January 22, 2008 12:00 am

Supreme Court Limits Deduction for Trust’s Investment Advisory Fees

It’s rare for the U.S. Supreme Court to take on a tax case, but it just handed down a unanimous decision that affects income tax deductions for trusts.


A trust for the family of Pepperidge Farm founder Henry Rudkin engaged professional investment advisors to help manage trust assets. The trustee deducted the investment advisory fees in full.

Generally, miscellaneous deductions of a trust are subject to the same limitation as those for individuals; they can only be deducted to the extent they exceed 2% of adjusted gross income (“the 2% floor”). However, expenses of a trust that would not be incurred if property were not held in such trust can be deducted without regard to the 2% floor.

Court’s position

According to the Supreme Court, investment advisory fees for a trust are not uncommon, unusual or unlikely to be incurred by an individual, so they are subject to the 2% floor. In other words, if an individual could pay for an expense and deduct it subject to the 2% floor, then a trust’s payment of that same expense would also be subject to that floor.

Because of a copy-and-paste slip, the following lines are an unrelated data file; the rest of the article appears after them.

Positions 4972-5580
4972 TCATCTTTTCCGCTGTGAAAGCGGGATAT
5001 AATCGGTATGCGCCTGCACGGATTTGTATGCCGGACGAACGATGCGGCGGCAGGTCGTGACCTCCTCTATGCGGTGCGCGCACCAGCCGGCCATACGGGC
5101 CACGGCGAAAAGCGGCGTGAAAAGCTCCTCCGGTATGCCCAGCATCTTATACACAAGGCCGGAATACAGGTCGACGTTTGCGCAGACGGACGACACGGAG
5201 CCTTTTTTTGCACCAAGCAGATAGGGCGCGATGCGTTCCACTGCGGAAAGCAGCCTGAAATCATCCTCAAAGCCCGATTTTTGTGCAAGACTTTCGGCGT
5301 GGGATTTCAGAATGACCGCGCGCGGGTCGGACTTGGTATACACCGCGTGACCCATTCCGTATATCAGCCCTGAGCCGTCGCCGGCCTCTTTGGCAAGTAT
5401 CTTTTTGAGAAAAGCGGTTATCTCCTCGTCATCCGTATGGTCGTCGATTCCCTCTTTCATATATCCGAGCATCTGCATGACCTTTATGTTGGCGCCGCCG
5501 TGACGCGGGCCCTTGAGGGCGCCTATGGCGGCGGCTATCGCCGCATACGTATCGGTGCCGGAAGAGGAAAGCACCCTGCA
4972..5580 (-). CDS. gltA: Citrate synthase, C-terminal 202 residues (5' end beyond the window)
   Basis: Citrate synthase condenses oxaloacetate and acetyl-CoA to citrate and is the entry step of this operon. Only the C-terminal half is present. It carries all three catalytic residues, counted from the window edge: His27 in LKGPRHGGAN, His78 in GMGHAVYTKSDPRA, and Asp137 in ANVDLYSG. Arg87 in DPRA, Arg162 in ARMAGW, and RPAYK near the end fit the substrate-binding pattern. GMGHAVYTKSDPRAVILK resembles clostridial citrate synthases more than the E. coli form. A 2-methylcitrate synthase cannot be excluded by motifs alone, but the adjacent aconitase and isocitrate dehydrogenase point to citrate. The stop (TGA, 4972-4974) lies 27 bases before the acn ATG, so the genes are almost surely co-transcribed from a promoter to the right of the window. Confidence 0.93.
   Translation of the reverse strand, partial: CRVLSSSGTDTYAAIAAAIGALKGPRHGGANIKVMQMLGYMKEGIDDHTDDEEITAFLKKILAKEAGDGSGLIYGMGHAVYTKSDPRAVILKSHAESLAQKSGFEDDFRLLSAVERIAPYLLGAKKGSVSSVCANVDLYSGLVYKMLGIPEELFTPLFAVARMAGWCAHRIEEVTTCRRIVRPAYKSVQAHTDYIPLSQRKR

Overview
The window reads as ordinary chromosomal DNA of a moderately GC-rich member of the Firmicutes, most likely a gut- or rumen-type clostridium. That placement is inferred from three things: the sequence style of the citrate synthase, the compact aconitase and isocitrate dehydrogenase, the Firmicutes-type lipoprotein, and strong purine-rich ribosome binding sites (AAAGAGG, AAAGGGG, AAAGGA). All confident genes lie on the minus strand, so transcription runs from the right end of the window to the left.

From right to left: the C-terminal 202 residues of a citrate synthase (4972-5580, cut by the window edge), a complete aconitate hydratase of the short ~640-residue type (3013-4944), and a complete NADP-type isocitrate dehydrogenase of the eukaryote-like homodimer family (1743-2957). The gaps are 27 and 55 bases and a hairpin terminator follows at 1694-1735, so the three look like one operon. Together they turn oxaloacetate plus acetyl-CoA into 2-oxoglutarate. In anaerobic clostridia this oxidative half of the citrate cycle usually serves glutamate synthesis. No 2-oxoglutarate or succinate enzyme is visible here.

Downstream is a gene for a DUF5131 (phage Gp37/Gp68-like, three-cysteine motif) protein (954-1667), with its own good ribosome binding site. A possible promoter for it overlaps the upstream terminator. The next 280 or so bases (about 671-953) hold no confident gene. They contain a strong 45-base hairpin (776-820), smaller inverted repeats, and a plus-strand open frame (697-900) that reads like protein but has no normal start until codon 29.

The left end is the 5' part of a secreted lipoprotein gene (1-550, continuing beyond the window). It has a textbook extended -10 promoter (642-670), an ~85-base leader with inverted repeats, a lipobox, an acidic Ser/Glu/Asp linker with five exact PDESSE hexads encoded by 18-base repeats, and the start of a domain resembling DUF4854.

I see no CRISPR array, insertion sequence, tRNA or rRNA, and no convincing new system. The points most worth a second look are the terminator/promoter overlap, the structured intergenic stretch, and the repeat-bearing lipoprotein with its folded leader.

The court left open the possibility that if an investment advisor imposed a special, additional charge applicable only to trusts, then such special charge could be fully deductible.

Tax Glossary

Installment sale

A sale of property that allows for tax deferment if at least one payment is received after the end of the tax year in which the sale occurs. The installment method does not apply to year-end sales of publicly traded securities. Dealers may not use the installment method. Investors with very large installment balances could face a special tax.

More terms